The growth party isn’t even close to being over for Alberta.
On Wednesday, RBC Economic Outlook released a report outlining the growth prospects for each province in 2014 and 2015. Alberta came out on top, with forecasted growth rates of 3.7% and 3.5%, respectively. These numbers are a full 50% more than growth forecasted for Canada as a whole, and even come handily ahead of the second place finisher, Saskatchewan.
RBC credited Alberta’s strong growth forecasts to investments in the energy sector, strong population growth, moderate housing supplies, and strength of sectors that aren’t energy. All this despite a PC government so plagued with infighting that it lead to Premier Allison Redford’s resignation this week.
It would stand to reason that companies that do a majority of their business in Alberta would reap the benefits of Alberta’s boom times. Here are three that merit another look for your portfolio.
Liquor Stores N.A.
Shares in Liquor Stores N.A. (TSX:LIQ) have been under pressure over the last year, thanks to weakening same-store sales, the B.C. provincial government’s announcement that it’ll allow grocery stores to sell booze at some point, and weaker results from its American division. The stock has sold off to the point where the dividend exceeds 9%, a yield that ought to get most investors a little excited.
As the old adage goes, people drink when they’re happy and people drink when they’re sad. The company has the vast majority of its stores in Alberta, positioned to sell happy, prosperous Albertans all the wine and spirits they want.
One major downside to Liquor Stores is the competitive pressures it faces. Major grocery chains continue to provide stiff competition, as they view standalone liquor stores as an incentive to get customers, rather than a pure profit driver. Mom-and-pop liquor stores are also everywhere, especially in Alberta. It doesn’t take much more than a store lease and a small loan for inventory, and you can compete. These factors are bad news for the company, but these pressures are already well priced in.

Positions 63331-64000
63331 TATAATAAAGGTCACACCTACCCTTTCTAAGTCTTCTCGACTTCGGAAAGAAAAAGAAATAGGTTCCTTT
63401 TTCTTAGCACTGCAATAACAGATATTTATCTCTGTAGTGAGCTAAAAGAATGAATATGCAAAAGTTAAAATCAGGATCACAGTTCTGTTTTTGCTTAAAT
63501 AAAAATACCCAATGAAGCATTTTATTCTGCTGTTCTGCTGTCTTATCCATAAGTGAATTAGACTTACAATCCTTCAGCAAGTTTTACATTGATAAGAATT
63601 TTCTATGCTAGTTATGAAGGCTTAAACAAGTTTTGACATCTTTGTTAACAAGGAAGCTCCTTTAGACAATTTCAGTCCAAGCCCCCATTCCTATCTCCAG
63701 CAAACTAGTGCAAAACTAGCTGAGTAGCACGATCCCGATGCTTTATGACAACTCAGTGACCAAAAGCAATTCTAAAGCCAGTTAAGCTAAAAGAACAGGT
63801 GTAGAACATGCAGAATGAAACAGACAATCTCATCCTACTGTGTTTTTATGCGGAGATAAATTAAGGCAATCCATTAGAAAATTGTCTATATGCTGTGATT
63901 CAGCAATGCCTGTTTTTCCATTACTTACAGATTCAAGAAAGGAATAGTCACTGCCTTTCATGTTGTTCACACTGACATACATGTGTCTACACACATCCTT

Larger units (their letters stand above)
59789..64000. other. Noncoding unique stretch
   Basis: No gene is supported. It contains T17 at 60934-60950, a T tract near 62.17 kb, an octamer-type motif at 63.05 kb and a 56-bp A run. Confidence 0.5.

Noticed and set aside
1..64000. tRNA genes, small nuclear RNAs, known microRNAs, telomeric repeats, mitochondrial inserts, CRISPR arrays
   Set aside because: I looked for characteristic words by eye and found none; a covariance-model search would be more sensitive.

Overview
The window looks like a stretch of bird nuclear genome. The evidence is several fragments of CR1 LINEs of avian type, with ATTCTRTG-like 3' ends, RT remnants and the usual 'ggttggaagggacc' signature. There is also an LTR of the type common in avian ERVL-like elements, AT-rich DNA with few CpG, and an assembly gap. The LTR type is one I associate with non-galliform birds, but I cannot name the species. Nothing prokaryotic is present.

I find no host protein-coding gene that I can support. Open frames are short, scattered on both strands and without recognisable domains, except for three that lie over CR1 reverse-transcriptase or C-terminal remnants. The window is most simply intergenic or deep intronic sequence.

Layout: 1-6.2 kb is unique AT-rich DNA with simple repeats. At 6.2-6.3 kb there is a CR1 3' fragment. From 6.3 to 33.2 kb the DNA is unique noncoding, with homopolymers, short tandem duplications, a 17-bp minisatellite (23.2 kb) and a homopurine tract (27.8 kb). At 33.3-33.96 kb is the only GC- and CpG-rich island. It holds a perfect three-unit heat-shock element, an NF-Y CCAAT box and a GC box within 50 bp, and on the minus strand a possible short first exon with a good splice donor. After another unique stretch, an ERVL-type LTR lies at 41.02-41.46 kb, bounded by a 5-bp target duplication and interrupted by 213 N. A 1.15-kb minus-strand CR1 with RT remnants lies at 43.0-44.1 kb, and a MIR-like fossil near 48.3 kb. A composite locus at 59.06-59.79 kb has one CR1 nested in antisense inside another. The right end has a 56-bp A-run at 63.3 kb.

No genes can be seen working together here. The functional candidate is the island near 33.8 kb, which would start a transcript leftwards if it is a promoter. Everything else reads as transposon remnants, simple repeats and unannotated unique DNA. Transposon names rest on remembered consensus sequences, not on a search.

One of the knocks against Shaw Communications (TSX:SJR.B) has always been its weak exposure to eastern Canada, only offering satellite television to folks east of Thunder Bay. Considering the strength of Alberta and Saskatchewan going forward, this doesn’t seem like such a bad move.
While Shaw isn’t going to give investors a whole lot of growth thanks to the pesky habit of customers cutting their home phone and cable packages, it’s a consistently profitable business. Shaw has really bet the farm on wireless, establishing a network of more than 30,000 GoWifi locations where existing internet customers can access free wifi.
The stock yields 4.2%, and has pretty consistently grown that dividend. Investors can also look forward to Shaw selling wireless spectrum it acquired in the 2008 auction, which will help strengthen the company’s financial position going forward.
The company sees steady growth ahead. It predicts 10-12% growth in its oil sands operations and 7-8% growth overall, all the way through 2020. The company also operates four refineries, Canada’s largest ethanol plant, and a lubricants plant. Oh, and it has 1,500 retail locations across the country that happen to sell the company’s gasoline. It’s one of the only vertically integrated energy companies in Canada.
Suncor is a great long-term holding, since it’s not about to go anywhere. The company has 6.9 billion barrels of reserves, and 23.5 billion barrels of contingent reserves. Not only will Alberta be thirsty for all that oil, but so will the rest of the world.
As a bonus, you get a growing dividend while you hold. The current yield is only 2.5%, but it’s more than doubled since 2009. The payout ratio is less than 40%, giving the company plenty of breathing room to raise the dividend.
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Fool contributor Nelson Smith holds preferred shares in Shaw Communications.